In recent times, I have watched with fascination and a little disquiet as the pro-Biafra activist and politician, Nnamdi Kanu, has been making the news headlines time and again. My disquiet is not without good reason. Nnamdi kanu’s biafran agitation is founded on a not too solid foundation, born of shoddy half-truths and a tendency for whipping up the audience, in this case, the largely Igbo south east, into a frenzy. Historically, the Igbo as a race have never been known to be a singular and united front, unlike some other races in the south. The Binis of Edo state spring readily to mind. In the Bini Kingdom, the Oba is revered and venerated, almost divine and unquestionable. elevated to the status of a god. In fact, traditional Bini folklore suggests that the bini traditional ruler, the Oba, actually is a god.
The dynasty is called the Ogiso, which means sky-kings or something of some sort. This implies that at some point in the history and mythology of the Bini kingdom, gods descended from the sky and ruled among men, implying that the rulership was divine. And for those reasons and several others that this piece does not have the scope to cover, the traditional institution in Edo state is very alive and well. The Oba is called upon to mediate in all sorts of cases and disputes, and there is a genuine fear if someone says he wants to report a dispute or case at the Oba’s palace. The Oba (rightly or not) has a say in who becomes governor, police commissioner, local government chairman, or any top level position in the state. Contestants and aspirants are frequent visitors to the palace, even before the electioneering campaigns officially begin. A royal blessing is an added asset in the electioneering in Edo State. So when there is talk of a Bini Agenda during election season, everyone in the state knows what it means. Even the candidates from the minority tribes like Igarra, Etsako, Owan, etc, all rush to align with whichever side seems most likely to take the position.
There are hardly any conflicts amongst themselves, and the only long running beef they have is with the Esan tribe, and it is little more than a joke, as many Bini and Esan people intermarry.
But I digress, I digress. This post is not really about the Bini people of Edo state, the reference was a counterpoint to describe their homogeneity and singularity of purpose that they are capable of. They are one people, in one state, and speak a common tongue. The Igbo, on the other hand, is a race who have never really been able to unite under a single traditional ruler. If there is any singular, identifiable, and unambiguous thing called an Igbo agenda, I’m yet to hear of it. The Igbos have always been known to mind their business – each man to his farm, assisted by his wives and children. With the coming of the white man, for administrative ease, and to function as agents to the white man, there came the appointment of warrant chiefs, which facilitated the penetration of the influence of the white man.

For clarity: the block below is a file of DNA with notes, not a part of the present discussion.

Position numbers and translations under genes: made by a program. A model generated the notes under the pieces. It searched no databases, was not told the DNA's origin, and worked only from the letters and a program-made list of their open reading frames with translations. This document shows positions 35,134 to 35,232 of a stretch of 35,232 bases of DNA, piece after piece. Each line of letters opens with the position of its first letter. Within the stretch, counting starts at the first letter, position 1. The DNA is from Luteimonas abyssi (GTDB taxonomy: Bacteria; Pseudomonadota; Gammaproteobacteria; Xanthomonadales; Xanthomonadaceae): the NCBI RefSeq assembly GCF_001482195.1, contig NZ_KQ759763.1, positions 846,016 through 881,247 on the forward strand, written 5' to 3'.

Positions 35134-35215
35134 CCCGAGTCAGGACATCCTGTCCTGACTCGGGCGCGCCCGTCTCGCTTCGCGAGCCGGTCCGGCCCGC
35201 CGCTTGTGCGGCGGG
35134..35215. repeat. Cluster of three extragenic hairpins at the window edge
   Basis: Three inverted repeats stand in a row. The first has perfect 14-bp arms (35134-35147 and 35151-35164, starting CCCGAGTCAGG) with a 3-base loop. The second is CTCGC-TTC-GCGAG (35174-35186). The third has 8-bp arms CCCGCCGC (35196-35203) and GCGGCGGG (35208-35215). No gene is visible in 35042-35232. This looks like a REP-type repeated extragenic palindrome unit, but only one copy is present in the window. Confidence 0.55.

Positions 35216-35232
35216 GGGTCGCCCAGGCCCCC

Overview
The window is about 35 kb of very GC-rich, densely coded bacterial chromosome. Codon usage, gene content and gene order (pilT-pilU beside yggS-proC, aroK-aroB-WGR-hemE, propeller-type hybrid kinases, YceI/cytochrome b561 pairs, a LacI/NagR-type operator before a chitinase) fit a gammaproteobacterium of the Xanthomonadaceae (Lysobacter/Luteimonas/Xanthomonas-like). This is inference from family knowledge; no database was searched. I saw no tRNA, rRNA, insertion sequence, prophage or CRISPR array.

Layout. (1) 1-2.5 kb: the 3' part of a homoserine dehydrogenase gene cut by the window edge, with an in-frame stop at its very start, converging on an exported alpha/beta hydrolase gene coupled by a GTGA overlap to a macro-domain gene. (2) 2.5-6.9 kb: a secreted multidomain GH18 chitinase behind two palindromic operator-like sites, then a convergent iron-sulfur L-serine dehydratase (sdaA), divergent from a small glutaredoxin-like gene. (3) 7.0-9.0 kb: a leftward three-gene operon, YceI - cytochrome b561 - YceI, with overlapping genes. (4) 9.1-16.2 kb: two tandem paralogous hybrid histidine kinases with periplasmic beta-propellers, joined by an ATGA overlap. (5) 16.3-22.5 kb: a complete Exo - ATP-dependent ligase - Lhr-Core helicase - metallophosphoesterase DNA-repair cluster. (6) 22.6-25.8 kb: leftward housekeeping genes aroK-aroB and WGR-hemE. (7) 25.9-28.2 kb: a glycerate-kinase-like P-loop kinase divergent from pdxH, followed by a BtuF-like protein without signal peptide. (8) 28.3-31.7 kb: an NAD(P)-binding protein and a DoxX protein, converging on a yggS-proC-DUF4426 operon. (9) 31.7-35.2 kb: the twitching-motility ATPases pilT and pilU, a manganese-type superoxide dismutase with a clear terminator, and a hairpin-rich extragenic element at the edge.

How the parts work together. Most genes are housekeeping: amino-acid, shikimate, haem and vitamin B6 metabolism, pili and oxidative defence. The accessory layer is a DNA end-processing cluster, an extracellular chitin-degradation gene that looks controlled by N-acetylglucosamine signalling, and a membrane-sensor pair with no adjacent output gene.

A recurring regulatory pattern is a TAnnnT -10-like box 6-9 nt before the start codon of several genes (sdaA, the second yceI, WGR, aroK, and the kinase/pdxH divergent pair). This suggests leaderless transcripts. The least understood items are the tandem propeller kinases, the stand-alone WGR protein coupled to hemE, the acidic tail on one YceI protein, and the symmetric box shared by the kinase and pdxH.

Traditionally, the Igbo man has been known to be a diligent and committed person, and individuals who were lazy were considered an anomaly. Hitherto, it’s been the notable tags. The Igbo people have been good at farming for years and years. They have also been known to be geniuses at trade and industry, areas that do not exactly require one to be a recipient of formal learning, and which can be carried out without necessarily ganging up or forming unions. In 1967 at the star of the war, many Igbos left their investments and scampered back home in the face of the brutal killings that kickstarted the civil war. Those properties were possessed by others, and upon the return of the Igbos to many of the places they had inhabited and had investments prior to the war, they found their sweat, blood and tears taken over by people who didn’t work for them, and a very meager compensation was paid. Yet like a phoenix from the ashes, the Igbo rose again, attaining heights that are nothing short of phenomenal. Time and again, history has borne witness to the dogged perseverance of the Igbo race, never backing down, never giving up.
The Biafran dream was shelved after the war, and the Igbos themselves did not seem too keen on the secession. The North, however had secession in mind, before they were alerted to the possibility of the immensely profitable crude oil available in the southern terrain they’d considered walking out on.
An analysis of investments by Easterners in the country will put the bulk of them in the economic nerve centres of Lagos and Abuja, with other major cities like Kano and Sokoto also showing up prominently as cities that play host to eastern investments. This cannot be said of investments by Yorubas, or by Hausas. These people have investments primarily in their homelands. The Igbo man is well known for his industriousness and ability to thrive even in harsh conditions. Indeed, comedians have been known to quip that a state or region that has no Igbos in it is devoid of humanity and should be avoided. This is in itself a testament to the never-say-die spirit and entrepreneurial drive of the Igbo man, be it businessman, trader, or artisan.
Politically, we are yet to have an Igbo President.
Please drop a comment, while making sure to watch this space for the follow up to this piece, in which we will discuss what Nnamdi Kanu’s Biafra really means, and whether it is a dream worth waking up to chase.